# Numerical evaluation of spherical geometry approximation for heating and cooling of irregular shaped food products.

**ABSTRACT** Irregular shapes of food products add difficulties in modeling of food processes, and using actual geometries might be in expense of computing time without offering any advantages in heating and cooling processes. In this study, a three-dimensional scanner was used to obtain geometrical description of strawberry, pear, and potato, and cooling-heating simulations were carried out in a computational heat transfer program. Then, spherical assumption was applied to compare center and volume average temperature changes using volume to surface area ratios of these samples to define their characteristic length. In addition, spherical assumption for a finite cylinder and a cube was also applied to demonstrate the effect of sphericity. Geometries with sphericity values above 0.9 were determined to hold the spherical assumption. PRACTICAL APPLICATIONS: Irregular shapes of food products add difficulties in modeling of heating and cooling processes of food products. In addition, using actual geometries are in expense of computational time without offering any advantages. Hence, spherical approximation for irregular geometries was demonstrated under sphericity values of 0.9. This approach might help in developing better heating and cooling processes.

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E: Food Engineering &

Physical Properties

Numerical Evaluation of Spherical Geometry

Approximation for Heating and Cooling of

Irregular Shaped Food Products

Rahmi Uyar and Ferruh Erdogdu

Abstract:

might be in expense of computing time without offering any advantages in heating and cooling processes. In this

study, a three-dimensional scanner was used to obtain geometrical description of strawberry, pear, and potato, and

cooling–heating simulations were carried out in a computational heat transfer program. Then, spherical assumption was

applied to compare center and volume average temperature changes using volume to surface area ratios of these samples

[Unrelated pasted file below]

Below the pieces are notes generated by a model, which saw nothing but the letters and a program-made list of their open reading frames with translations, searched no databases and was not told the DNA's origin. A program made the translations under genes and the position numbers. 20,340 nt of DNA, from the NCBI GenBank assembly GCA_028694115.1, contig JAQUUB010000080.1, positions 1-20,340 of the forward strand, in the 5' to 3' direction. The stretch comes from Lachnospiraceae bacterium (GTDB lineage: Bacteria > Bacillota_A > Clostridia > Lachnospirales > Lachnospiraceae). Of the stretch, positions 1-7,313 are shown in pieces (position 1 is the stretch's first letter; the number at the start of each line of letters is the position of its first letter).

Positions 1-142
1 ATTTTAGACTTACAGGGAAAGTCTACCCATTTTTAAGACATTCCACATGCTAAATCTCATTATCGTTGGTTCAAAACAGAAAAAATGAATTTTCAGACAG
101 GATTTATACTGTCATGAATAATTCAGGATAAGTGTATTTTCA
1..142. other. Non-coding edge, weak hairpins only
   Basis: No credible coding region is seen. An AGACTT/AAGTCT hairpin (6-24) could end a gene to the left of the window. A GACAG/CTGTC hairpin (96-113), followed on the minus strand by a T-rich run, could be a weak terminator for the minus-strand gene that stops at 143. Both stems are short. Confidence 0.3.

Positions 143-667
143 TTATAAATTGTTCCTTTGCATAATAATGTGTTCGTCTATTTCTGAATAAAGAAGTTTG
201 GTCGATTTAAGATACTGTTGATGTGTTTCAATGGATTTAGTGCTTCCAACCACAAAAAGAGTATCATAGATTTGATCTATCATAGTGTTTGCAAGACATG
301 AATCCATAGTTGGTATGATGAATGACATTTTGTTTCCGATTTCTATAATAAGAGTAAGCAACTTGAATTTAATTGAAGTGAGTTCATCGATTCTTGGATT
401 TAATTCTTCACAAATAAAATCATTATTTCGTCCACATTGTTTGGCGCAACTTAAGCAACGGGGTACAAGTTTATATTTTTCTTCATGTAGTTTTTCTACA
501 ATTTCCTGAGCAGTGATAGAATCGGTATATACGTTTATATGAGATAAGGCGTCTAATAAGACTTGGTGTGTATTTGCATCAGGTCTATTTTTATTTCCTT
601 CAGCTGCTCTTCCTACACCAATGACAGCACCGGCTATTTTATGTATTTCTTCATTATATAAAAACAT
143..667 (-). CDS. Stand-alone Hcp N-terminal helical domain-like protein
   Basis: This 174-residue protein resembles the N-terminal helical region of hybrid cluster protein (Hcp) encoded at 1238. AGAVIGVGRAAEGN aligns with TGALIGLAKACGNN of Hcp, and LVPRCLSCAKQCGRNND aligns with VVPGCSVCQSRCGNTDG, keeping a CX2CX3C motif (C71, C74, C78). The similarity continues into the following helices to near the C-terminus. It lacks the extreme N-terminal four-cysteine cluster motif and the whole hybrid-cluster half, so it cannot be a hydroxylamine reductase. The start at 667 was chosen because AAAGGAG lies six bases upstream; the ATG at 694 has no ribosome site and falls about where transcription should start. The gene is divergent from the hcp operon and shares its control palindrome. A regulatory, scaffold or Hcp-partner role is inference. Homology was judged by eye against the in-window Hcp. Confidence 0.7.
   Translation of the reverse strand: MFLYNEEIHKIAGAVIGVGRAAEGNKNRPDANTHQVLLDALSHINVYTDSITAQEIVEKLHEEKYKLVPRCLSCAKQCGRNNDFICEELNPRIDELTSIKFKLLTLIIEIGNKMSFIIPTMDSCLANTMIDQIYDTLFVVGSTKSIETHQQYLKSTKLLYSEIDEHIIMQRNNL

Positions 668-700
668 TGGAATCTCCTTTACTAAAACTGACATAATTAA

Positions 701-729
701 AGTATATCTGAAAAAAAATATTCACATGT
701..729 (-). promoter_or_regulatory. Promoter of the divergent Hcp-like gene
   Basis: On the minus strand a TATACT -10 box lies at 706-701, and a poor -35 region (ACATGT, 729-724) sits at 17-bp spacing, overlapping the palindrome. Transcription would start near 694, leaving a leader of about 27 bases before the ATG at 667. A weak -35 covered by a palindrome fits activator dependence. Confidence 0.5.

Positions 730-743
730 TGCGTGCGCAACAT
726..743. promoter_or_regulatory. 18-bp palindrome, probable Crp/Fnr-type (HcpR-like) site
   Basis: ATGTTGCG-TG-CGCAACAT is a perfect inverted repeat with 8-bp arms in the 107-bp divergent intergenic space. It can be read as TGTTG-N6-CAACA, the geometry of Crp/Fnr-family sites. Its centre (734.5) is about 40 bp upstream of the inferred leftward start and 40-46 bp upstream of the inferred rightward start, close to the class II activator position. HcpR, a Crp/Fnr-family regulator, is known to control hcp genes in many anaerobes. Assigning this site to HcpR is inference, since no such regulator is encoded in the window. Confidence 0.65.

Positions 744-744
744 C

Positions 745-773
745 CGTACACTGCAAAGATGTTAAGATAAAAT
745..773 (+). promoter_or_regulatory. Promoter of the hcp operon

to define their characteristic length. In addition, spherical assumption for a finite cylinder and a cube was also applied to

demonstrate the effect of sphericity. Geometries with sphericity values above 0.9 were determined to hold the spherical

assumption.

Irregular shapes of food products add difficulties in modeling of food processes, and using actual geometries

Keywords: Food engineering, food processing, heat transfer, mathematical modeling, thermal processing

Practical Applications:

food products. In addition, using actual geometries are in expense of computational time without offering any advantages.

Hence, spherical approximation for irregular geometries was demonstrated under sphericity values of 0.9. This approach

might help in developing better heating and cooling processes.

Irregular shapes of food products add difficulties in modeling of heating and cooling processes of

Introduction

Geometrical modeling can be defined as a process to create

mathematical description of the actual shape of an object. This

step is required in mathematical modeling of food processes for

further design and optimization purposes. Mathematical descrip-

tion of a geometrical shape has a greater importance when the

focus is to obtain temperature, concentration, velocity, and pres-

sure profiles (Goni and Purlis 2010). Based on this, it is crucial

to obtain the actual shape in an accurate way. Various approaches

were applied to deal with this problem to simplify the numer-

ical solutions. Smith (1966) was the first to define a geomet-

ric factor to approximate ellipsoidal shapes as spheres. Manson

and others (1974) used equivalent cylinders to simulate the ther-

mal process in pear-shaped containers where a geometry index,

based on Smith (1966), was applied. Cleland and Earle (1982)